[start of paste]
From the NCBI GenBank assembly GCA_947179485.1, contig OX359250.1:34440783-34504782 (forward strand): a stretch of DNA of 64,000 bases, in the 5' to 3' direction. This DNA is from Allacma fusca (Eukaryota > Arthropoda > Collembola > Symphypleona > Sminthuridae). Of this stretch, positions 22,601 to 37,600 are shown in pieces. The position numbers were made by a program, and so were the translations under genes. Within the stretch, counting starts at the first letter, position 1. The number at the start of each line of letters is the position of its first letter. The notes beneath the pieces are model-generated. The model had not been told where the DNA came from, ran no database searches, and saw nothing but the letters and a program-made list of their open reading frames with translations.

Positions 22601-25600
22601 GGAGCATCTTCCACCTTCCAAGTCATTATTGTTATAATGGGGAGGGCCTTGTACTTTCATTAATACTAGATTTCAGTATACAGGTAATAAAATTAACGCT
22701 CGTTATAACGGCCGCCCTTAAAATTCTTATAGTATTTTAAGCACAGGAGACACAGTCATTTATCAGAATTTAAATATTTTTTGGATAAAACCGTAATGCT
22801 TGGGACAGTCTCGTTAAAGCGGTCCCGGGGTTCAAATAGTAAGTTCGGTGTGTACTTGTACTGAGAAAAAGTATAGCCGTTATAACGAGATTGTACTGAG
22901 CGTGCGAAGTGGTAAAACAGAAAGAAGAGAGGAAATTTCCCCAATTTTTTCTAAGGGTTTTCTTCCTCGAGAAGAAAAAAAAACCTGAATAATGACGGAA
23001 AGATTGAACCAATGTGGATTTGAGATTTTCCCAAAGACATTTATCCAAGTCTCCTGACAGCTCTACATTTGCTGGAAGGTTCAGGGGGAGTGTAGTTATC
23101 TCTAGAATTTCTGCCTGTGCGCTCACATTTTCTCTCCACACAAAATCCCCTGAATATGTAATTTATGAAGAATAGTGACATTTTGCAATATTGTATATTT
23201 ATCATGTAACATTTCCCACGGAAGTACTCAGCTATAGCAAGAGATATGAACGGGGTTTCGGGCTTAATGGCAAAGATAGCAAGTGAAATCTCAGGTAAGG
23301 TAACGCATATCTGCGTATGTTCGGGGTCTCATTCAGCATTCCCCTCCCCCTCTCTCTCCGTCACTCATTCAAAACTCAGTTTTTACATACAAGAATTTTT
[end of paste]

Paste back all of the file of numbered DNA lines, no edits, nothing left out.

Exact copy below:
From the NCBI GenBank assembly GCA_947179485.1, contig OX359250.1:34440783-34504782 (forward strand): a stretch of DNA of 64,000 bases, in the 5' to 3' direction. This DNA is from Allacma fusca (Eukaryota > Arthropoda > Collembola > Symphypleona > Sminthuridae). Of this stretch, positions 22,601 to 37,600 are shown in pieces. The position numbers were made by a program, and so were the translations under genes. Within the stretch, counting starts at the first letter, position 1. The number at the start of each line of letters is the position of its first letter. The notes beneath the pieces are model-generated. The model had not been told where the DNA came from, ran no database searches, and saw nothing but the letters and a program-made list of their open reading frames with translations.

Positions 22601-25600
22601 GGAGCATCTTCCACCTTCCAAGTCATTATTGTTATAATGGGGAGGGCCTTGTACTTTCATTAATACTAGATTTCAGTATACAGGTAATAAAATTAACGCT
22701 CGTTATAACGGCCGCCCTTAAAATTCTTATAGTATTTTAAGCACAGGAGACACAGTCATTTATCAGAATTTAAATATTTTTTGGATAAAACCGTAATGCT
22801 TGGGACAGTCTCGTTAAAGCGGTCCCGGGGTTCAAATAGTAAGTTCGGTGTGTACTTGTACTGAGAAAAAGTATAGCCGTTATAACGAGATTGTACTGAG
22901 CGTGCGAAGTGGTAAAACAGAAAGAAGAGAGGAAATTTCCCCAATTTTTTCTAAGGGTTTTCTTCCTCGAGAAGAAAAAAAAACCTGAATAATGACGGAA
23001 AGATTGAACCAATGTGGATTTGAGATTTTCCCAAAGACATTTATCCAAGTCTCCTGACAGCTCTACATTTGCTGGAAGGTTCAGGGGGAGTGTAGTTATC
23101 TCTAGAATTTCTGCCTGTGCGCTCACATTTTCTCTCCACACAAAATCCCCTGAATATGTAATTTATGAAGAATAGTGACATTTTGCAATATTGTATATTT
23201 ATCATGTAACATTTCCCACGGAAGTACTCAGCTATAGCAAGAGATATGAACGGGGTTTCGGGCTTAATGGCAAAGATAGCAAGTGAAATCTCAGGTAAGG
23301 TAACGCATATCTGCGTATGTTCGGGGTCTCATTCAGCATTCCCCTCCCCCTCTCTCTCCGTCACTCATTCAAAACTCAGTTTTTACATACAAGAATTTTT